There's no one making films like this, with the cinematic eloquence of Bergman or Bresson, using nothing but harrowing reality. A breathtakingly graceful & elegant descent into the fetid, decaying, body behind neoliberalism's grinning plastic face. Sauper, w/ exceptional clarity, takes us step by implicating, nauseating step, deep into our system's "externalities". Sensitively, with humility. W/out causing more harm.
Very difficult to watch at times - but worth it of course. The cinematography is so simple and great, the proximity between Sauper and his subjects often felt very tender. The most memorable scene for me is when Eliza sings with the repulsive Russian man behind her.
I contacted Richard Mgaba after having seen the film, the Tanzanian journalist who is interviewed in the film. He told me he was prosecuted and thrown into jail after the release of the film. Today he works on two different projects about africa, one on war and the other on drug trafficing. He is also writing a book about Africa. In the film I was impressed with how sharp he was. He gives me hope.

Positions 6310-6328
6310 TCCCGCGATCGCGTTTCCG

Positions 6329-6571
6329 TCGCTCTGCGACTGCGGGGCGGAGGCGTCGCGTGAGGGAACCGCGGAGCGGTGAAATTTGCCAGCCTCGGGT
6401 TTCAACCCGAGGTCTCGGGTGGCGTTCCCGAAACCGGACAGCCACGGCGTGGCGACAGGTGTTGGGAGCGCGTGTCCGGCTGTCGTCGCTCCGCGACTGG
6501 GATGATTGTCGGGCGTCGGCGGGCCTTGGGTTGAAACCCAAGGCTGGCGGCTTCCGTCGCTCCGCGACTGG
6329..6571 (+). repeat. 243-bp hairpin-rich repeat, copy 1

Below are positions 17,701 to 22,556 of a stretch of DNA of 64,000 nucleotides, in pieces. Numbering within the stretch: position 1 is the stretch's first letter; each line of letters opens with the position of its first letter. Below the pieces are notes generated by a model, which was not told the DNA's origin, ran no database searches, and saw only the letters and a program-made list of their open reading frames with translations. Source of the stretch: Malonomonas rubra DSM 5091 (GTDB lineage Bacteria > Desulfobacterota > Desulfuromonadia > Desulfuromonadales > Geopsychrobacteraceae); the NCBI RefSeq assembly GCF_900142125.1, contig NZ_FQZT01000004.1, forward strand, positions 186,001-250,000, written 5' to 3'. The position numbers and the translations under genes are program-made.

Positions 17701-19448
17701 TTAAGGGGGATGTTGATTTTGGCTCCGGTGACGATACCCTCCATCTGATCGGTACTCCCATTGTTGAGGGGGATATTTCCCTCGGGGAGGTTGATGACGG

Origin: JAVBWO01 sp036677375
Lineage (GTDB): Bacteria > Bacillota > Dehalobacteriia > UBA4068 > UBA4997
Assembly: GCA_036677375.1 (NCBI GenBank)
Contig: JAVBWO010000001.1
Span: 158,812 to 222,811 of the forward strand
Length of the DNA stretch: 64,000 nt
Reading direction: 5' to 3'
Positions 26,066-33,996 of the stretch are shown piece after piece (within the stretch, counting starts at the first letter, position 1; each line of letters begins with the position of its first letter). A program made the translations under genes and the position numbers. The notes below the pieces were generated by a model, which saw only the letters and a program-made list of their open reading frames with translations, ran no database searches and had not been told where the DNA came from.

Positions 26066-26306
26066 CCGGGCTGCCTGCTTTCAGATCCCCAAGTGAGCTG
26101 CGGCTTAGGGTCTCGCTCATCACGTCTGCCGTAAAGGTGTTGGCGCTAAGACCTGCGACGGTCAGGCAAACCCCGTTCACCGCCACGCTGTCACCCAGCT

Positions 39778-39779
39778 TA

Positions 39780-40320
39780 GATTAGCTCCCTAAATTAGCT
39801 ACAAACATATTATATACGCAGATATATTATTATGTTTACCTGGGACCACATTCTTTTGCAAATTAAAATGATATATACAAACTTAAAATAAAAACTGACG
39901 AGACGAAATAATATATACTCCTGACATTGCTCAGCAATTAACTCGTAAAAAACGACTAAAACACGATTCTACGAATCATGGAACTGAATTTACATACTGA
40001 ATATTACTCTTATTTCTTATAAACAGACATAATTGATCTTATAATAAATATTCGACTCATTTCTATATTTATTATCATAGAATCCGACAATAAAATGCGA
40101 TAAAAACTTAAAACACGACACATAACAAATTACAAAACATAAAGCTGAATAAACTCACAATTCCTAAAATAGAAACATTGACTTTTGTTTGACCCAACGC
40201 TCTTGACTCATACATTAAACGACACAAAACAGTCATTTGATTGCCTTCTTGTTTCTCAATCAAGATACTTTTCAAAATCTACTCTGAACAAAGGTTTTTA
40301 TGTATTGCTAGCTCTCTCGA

John Malsbary, you literally stole the words from my mouth. This documentary still haunts me. I, too, have seen it once - in a festival three or four years ago. It's a must-see, and a one time only must-see. We get such a distinct view on the people and conditions of Tanzania, it hurts to watch. Also, for any amateur who finds documentaries boring, here you go.
Ignorance is bliss. I find myself moving from feeling distant, close and back again to this cliche. Sometimes I can look back on life and see 'how far I've come' to be aware, involved, critical, and most importantly authentic. In these times I am distant from the bliss. Last night, watching 'Darwin's Nightmare' I found myself uncomfortably close to that bliss. This is our world, our time.
One of the strangest and most affecting films I've ever seen. It begins with a skirmish between an air traffic controller and a bee buzzing madly against the windows of a control tower somewhere in Tanzania, and somehow winds up connecting the seediest mechanisms of globalism. Sauper has said his intention was "to make a film about the logic of our time. And it's a very weird logic." An important film....